Corrosion is any force of nature that corrodes the helical pile metal and weakens its performance over time. Although it’s an extremely slow process, it is an important factor to consider when looking at your project’s soil conditions and environment.

12. Soil Resistivity Rating

A soil resistivity rating determines the rate at which a helical pile will corrode. It considers things like soil conditions, environmental conditions, the thickness of steel, and any corrosion protection measures that have been taken.

13. Slide

A slide is a device that attaches to the boom of an excavator. It’s used to stabilize and control the forward and backward movements of a torque motor during the helical pile installation process.

14. KIP

Acronym for Kilo-pounds. Helical pile engineers often specify in KIPS while designing helical piles and referring to the loads they can support. 1 KIP = 1,000 pounds.

15. OSHA

Acronym for the Occupational Safety and Health Administration. OSHA has established many health and safety regulations that apply to helical pile installation — the most prominent being OSHA 1926.6603.

Elite Helical is dedicated to ensuring safe helical pile installation practices, so we maintain strict adherence to OSHA standards.

Do You Have a Helical Pile Project in Mind? Contact Us!

The helical piling industry can get technical. At Elite Helical, we’re here to make it easier on you by providing safe, high-quality solutions, and keeping you informed every step of the way. If you have questions on helical piles, the installation process, or if we’re the right choice for you, contact us today.

5 Tips for a Safe Helical Pile Installation

5 Tips for a Safe Helical Pile Installation

Helical piles offer incredibly safe and strong foundational solutions. When compared to traditional concrete foundations, they offer more structural support, instant load-bearing capacity, and extended life expectancy — but that’s only if they’re installed correctly.

The helical pile installation process is a fairly quick and simple one, but it still requires expert service and close attention to detail. If anything is installed incorrectly, it could compromise the viability and, most importantly, the safety of the project

Here are some things we do at Elite Helical to ensure a safe and secure helical pile installation.

5 Tips for a Safe Helical Pile Installation

Ensuring a safe helical pile installation project starts long before the installation actually takes place. In fact, for us, much of how we set our team up for success is done before we even get to the project site.

Here are our top five helical pile installation safety tips, straight from our experts.

1. Calculate the Correct Helical Pile Load Capacity

It’s important to know exactly how much weight helical piles can support. Knowing this information prior to installation helps ensure that the piles are installed in the correct amount, lengths, and depths. Otherwise, they won’t be able to bear the necessary load and support the structure.

There are three primary ways to determine helical pile load capacity:

  • Torque correlation
  • Bearing capacity in soil
  • Direct capacity measurement

At Elite Helical, we always use at least two out of these three methods to calculate helical pile capacity. This way, we can get a more accurate gauge and ensure a stronger, more durable, and safer foundation.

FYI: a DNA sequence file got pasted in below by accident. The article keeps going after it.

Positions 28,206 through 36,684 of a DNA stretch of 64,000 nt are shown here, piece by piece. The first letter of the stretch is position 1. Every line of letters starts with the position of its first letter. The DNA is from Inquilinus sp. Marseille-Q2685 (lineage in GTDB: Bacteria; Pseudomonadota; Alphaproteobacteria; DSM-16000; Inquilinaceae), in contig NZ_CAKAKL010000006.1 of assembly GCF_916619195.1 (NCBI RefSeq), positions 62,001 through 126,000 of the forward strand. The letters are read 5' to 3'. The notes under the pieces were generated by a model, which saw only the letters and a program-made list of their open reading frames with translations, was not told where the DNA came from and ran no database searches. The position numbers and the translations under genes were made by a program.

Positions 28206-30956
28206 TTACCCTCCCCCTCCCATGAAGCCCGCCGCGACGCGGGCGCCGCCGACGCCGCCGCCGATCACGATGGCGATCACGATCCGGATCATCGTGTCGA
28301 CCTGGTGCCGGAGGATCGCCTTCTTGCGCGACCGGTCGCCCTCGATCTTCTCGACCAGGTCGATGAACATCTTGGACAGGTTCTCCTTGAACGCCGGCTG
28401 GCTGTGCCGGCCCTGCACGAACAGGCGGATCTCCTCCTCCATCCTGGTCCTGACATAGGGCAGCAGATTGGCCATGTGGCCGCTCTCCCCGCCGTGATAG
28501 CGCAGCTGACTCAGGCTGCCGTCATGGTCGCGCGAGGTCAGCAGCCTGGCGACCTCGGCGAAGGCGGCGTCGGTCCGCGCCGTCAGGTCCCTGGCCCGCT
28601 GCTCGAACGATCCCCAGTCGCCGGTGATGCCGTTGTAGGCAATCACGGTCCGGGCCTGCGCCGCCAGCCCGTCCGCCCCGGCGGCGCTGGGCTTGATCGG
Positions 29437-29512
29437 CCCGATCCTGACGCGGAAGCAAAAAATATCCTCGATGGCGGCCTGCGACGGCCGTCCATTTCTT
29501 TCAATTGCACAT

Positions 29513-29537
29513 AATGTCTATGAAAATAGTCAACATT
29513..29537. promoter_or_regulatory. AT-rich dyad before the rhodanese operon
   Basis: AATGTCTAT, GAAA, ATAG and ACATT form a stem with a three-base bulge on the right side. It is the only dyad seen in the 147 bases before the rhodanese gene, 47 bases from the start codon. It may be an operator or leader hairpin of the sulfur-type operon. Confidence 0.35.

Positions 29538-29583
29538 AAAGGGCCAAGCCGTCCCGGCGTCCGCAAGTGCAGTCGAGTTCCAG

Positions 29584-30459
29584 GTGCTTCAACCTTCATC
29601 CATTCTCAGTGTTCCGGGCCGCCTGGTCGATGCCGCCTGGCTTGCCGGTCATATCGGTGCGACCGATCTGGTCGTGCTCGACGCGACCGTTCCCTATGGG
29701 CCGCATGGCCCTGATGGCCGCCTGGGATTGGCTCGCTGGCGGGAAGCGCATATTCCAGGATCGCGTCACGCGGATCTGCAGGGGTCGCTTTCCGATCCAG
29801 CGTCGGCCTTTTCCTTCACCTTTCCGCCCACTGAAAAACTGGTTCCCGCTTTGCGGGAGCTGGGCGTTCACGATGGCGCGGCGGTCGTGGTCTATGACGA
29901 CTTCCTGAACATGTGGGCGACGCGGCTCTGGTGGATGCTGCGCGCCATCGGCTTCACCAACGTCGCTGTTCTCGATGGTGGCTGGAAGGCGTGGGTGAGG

2. Schedule Full-Team Trainings on OSHA Regulations

The Occupational Safety and Health Administration (OSHA) has established many health and safety regulations that are applicable to helical pile installation. The most prominent is OSHA 1926.6603, which dictates various standards to comply with while using pile driving equipment. It’s under the umbrella of OSHA 1926, the Safety and Health Regulations for Construction.

However, there are many other applicable OSHA standards that aren’t specific to helical pile installation. Think things like:

  • Noise control
  • Personal protective equipment
  • First aid and medical attention
  • Environmental controls (gases, fumes dusts, etc.)
  • Sanitation
  • And more

In order to ensure that our workers are safe while completing helical pile installations, we hold regular staff training sessions on OSHA regulations. Whether we’re reviewing and refreshing on material we’ve already learned or going over a new standard, we’re always up to date on these standards — and we know the importance of adhering to them at all times while out on a job.

3. Prepare for High-Risk Projects & Environments Ahead of Time

If you fail to plan, you are planning to fail. That’s why our team thoroughly investigates all aspects of a project before we get to the site and start working. This is especially important for projects and environments we’ve deemed “high-risk” for one reason or another.

For example, helical piling is a great foundational choice for structures in remote or limited-access locations. This could be onshore or offshore. Either way, we inform ourselves of the area we’re headed before we go there, so we understand the conditions we’re working with and can plan for what to do in the case of an emergency.

4. Conduct Daily Pre-Task Safety Assessments

Every morning, our team completes a pre-task safety analysis form. This needs to be completed before we can begin any work on a project.

The pre-task safety analysis form runs our team through a series of questions to ensure that we’re safe and equipped for work, the conditions around us are safe to work in, and that we’re in compliance with OSHA and other applicable industry standards. It’s a great daily check-in that helps us be proactive and notice any potential safety hazards before they occur.

5. Re-Evaluate Tasks & Processes Regularly

Once we complete a task or job, we’ll evaluate how it went. We’ll ask ourselves questions like: